Three days before Christmas we all got the flu – it was a rough one!  We were all violently ill for 48 hours.  I was able to get myself down to the drugstore and the dollar store in our village on Christmas Eve to get some stocking stuffers for the kids to enjoy in the morning, but our nice Christmas dinner was not going to happen.  We didn’t even have a tree so we cut a small one down off the edge of our yard and put some old decorations and pipe-cleaner ornaments on it.  (I still have those pipe-cleaner ornaments we made and the kids & I put them on our tree every year!)

I was upset with myself for not planning ahead.  I couldn’t believe I’d left everything to the last minute.  I was too ill and weak to do any baking for Christmas… not even shortbread cookies!  It wasn’t what I’d hoped for but there wasn’t anything I could do about it.  The kids were so good about it too.  We’d always had very low-key holiday celebrations so it really wasn’t too different for them at that young age.  They were actually kind of stoked because they got to have pizza on Christmas which for a 4 & 6 year old was pretty cool, lol!  It all worked out, honestly, they only remember that they had pizza they don’t even remember being sick or just a few stocking stuffers. I played games with the kids, we watched our favourite Christmas shows, and we got cozy around the woodstove and enjoyed our Hot Cinnamons with marshmallows (like Hot Chocolate only made with cinnamon spice instead of cocoa).  I love my kids so much!  I’ve always been able to explain things to them and they are so understanding.  And above all, whatever happens, the three of us take time to find something to be grateful for when things are not going smoothly to help us keep our perspective.

So, how did the Mom who didn’t have anything really ready for Christmas move forward from all that?  Well, I made sure that I planned ahead the next year.  And the year after that.  And every year since!  NO WAY was I ever going to get caught up like that again. I literally create a Countdown to Christmas List every November. I not only make sure that I have as much ready as possible ahead of time (like by December 20th), but I also space it out over several weeks to help take the stress out of the season and to lessen the financial burden by spreading it out instead of doing it all in one go.  My list is my seasonal lifeline!  Out of my disastrous Christmas all those years ago, a brilliant, easy plan was formed and it serves me well every year.  Just call me the Christmas Phoenix who rose from the ashes – Merry & Bright!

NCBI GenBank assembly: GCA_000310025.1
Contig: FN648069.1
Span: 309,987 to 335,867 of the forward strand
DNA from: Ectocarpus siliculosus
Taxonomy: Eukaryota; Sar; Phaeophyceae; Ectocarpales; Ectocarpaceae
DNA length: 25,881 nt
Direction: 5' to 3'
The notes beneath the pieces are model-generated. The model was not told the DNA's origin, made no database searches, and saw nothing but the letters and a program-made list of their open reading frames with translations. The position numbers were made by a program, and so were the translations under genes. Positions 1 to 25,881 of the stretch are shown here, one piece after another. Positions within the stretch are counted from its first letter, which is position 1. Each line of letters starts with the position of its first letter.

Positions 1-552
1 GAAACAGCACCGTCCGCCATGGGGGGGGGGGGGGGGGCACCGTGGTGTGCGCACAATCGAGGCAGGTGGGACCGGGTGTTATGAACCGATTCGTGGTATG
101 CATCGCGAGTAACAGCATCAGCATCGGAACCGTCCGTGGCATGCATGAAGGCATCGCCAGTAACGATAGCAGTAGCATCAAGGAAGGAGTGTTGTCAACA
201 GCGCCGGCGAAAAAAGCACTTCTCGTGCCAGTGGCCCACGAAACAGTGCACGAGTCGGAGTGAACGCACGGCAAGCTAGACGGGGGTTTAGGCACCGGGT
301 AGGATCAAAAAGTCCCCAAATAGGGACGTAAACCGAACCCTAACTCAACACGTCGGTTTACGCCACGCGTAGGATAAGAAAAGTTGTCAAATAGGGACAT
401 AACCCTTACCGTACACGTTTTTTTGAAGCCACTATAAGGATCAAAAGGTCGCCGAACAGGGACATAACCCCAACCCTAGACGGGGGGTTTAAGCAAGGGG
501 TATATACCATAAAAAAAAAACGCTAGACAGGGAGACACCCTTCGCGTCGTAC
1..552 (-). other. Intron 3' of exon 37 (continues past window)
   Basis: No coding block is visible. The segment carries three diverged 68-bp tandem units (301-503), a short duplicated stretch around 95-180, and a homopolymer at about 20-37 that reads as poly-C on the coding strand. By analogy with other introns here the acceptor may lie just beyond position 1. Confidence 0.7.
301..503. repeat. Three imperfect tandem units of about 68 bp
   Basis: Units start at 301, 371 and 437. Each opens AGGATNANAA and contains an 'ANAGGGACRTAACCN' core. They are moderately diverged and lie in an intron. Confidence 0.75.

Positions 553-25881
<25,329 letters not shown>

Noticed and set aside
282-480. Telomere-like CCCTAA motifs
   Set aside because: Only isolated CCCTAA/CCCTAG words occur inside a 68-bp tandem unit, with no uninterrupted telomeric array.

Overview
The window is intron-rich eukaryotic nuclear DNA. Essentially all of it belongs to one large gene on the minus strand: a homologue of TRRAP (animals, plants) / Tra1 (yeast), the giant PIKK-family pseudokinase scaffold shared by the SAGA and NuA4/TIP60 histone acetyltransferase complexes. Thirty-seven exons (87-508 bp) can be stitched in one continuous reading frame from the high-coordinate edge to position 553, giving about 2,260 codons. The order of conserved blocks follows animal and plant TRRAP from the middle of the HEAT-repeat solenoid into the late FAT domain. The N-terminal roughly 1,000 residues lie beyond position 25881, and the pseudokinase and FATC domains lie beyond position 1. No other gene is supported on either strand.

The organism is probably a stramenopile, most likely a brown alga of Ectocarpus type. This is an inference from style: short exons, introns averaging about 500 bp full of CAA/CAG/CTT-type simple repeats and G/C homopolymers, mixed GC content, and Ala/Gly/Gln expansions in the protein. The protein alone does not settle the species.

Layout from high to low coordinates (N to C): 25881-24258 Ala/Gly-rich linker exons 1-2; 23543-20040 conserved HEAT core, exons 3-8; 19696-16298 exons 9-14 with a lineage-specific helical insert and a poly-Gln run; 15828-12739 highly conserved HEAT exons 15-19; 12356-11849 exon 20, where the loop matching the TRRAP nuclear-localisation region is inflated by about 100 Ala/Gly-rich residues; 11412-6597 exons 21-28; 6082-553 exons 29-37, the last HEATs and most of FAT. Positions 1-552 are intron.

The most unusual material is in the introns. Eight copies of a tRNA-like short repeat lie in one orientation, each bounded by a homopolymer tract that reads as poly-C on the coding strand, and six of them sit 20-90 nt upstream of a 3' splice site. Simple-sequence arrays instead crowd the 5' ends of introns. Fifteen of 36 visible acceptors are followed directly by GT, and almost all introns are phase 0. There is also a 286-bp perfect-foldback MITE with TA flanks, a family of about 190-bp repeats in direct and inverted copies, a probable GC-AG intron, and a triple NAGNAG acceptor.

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Finding Stability… with my blood sugar!

How Do I Keep My Blood Sugar Stable?

 

Oh, the words “blood sugar.”

 

Does it conjure up visions of restrictive eating, diabetes medications, or insulin injections?

 

Blood sugar is the measure of the amount of sugar in your blood. You need the right balance of sugar in your blood to fuel your brain and muscles.

 

The thing is, it can fluctuate. A lot.

 

This fluctuation is the natural balance between things that increase it; and things that decrease it. When you eat food with sugars or starches (“carbs”), then your digestive system absorbs sugar into your blood. When carbs are ingested and broken down into simple sugars, your body keeps blood sugar levels stable by secreting insulin. Insulin allows excess sugar to get it out of your bloodstream and into your muscle cells and other tissues for energy Continue reading “Finding Stability… with my blood sugar!”

Free to Create a Life I Love (a story of self-preservation)

Have you ever heard the story about how if you throw a frog into a pot of boiling water, it will jump right out (literally saving its own skin); but if you place a frog in a pot of water then very slowly turn the heat up over time, it will boil alive…  Ick, but wow, right?

That was me.  I was the frog in the pot. Until 7 years ago anyway, and it was only because my Momma Bear instincts got activated that I was able to see my situation for what it was and jump out before it was too late. Continue reading “Free to Create a Life I Love (a story of self-preservation)”